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Philippines, Taiwan, Malaysia reject China’s latest South China Sea map



The Philippines, Malaysia, Taiwan and Vietnam have rejected as baseless a map released by China that denotes its claims to sovereignty including in the South China Sea and which Beijing said on Thursday should be viewed rationally and objectively.
China released the map on Monday of its famous U-shaped line covering about 90% of the South China Sea, a source of many of the disputes in one of the world’s most contested waterways, where more than $3 trillion of trade passes each year.
The Philippines called on China on Thursday “to act responsibly and abide by its obligations” under international law and a 2016 arbitral ruling that had declared the line had no legal grounds.
Malaysia said it had filed a diplomatic protest over the map.
China says the line is based on its historic maps. It was not immediately clear whether the latest map denotes any new claim to territory.
China’s U-shaped line loops as far as 1,500 km (932 miles) south of its Hainan island and cuts into the exclusive economic zones (EEZs) of Vietnam, the Philippines, Malaysia, Brunei and Indonesia.
“This latest attempt to legitimise China’s purported sovereignty and jurisdiction over Philippine features and maritime zones has no basis under international law,” the Philippine Foreign Ministry said.
Its Malaysian counterpart in a statement said the new map holds no binding authority over Malaysia, which “also views the South China Sea as a complex and sensitive matter”.
The map was different to a narrower version submitted by China to the United Nations in 2009 of the South China Sea that included its so-called “nine-dash line”.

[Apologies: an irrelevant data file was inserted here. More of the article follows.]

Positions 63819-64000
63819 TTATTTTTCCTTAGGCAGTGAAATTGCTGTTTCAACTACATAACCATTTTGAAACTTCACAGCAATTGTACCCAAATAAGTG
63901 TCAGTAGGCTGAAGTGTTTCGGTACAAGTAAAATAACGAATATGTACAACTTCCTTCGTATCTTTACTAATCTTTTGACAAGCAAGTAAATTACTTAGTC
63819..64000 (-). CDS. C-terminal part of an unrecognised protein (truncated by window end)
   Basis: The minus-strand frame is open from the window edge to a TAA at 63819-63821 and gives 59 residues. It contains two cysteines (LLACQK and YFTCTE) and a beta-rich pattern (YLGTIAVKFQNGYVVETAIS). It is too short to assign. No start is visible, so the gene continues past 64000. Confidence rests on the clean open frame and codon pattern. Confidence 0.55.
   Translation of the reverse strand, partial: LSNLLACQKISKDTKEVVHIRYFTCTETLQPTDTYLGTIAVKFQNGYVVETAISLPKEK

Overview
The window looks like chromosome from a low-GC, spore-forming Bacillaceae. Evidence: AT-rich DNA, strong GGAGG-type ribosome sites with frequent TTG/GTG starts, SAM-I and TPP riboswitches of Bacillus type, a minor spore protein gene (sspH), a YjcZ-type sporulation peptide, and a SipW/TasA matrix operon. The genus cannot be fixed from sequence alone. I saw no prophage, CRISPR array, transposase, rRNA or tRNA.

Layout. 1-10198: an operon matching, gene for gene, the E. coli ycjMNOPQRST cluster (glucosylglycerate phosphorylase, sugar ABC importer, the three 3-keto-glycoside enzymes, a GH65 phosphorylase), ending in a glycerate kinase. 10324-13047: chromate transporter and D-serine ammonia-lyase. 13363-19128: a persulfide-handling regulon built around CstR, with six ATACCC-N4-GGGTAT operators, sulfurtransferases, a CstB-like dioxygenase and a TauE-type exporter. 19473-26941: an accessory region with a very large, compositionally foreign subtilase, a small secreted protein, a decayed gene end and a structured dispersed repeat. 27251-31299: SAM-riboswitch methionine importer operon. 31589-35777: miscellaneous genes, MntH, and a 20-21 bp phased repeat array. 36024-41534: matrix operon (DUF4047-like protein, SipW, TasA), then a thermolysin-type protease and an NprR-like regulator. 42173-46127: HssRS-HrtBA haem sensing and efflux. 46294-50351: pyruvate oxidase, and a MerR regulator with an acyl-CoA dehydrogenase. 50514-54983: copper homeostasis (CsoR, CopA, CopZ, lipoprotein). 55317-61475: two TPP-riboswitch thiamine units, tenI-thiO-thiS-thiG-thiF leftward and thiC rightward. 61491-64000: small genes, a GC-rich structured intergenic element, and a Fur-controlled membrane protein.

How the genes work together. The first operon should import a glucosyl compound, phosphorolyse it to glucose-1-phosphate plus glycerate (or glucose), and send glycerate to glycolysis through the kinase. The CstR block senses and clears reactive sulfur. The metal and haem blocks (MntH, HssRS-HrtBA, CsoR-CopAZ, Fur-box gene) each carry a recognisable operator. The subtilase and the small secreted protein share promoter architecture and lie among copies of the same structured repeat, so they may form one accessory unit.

The latest map was of a broader geographical area and had a line with 10 dashes that included democratically governed Taiwan, similar to a 1948 map of China. China also published a map with a 10th dash in 2013.
Asked about the latest map, Taiwan Foreign Ministry spokesperson Jeff Liu said Taiwan was “absolutely not a part of the People’s Republic of China”.
“No matter how the Chinese government twists its position on Taiwan’s sovereignty, it cannot change the objective fact of our country’s existence,” he told a press briefing.
China is currently having a “national map awareness publicity week”, state broadcaster China Central Television reported on Tuesday.
Asked why China had released the latest map with 10 dashes compared to one with nine dashes, Chinese Foreign Ministry spokesperson Wang Wenbin said Beijing had been unambiguous about its territory.
“China’s position on the South China Sea issue has always been clear. The competent authorities of China regularly update and release various types of standard maps every year,” he told a regular briefing.
“We hope that relevant parties can view this in an objective and rational manner.”
Late on Thursday, Vietnam’s foreign ministry said China’s claims based on the map have no value and violate Vietnamese and international laws.
Vietnam “resolutely rejects any claims in the East Sea by China that are based on the dashed line,” Ministry of Foreign Affairs spokesperson Pham Thu Hang said in a statement, referring to the South China Sea.
Separately, Hang said Vietnamese authorities are seeking to clarify an allegation by Vietnamese fishermen that a Chinese vessel attacked their fishing boat with water canon earlier this week in the South China Sea, injuring two of them.
“Vietnam opposes the use of force against Vietnamese fishing boats operating normally at sea,” she said in a statement sent to Reuters.
India said on Tuesday said it had lodged a strong protest with China over a new map that lays claim to India’s territory, the latest irritant in testy ties between the Asian giants.


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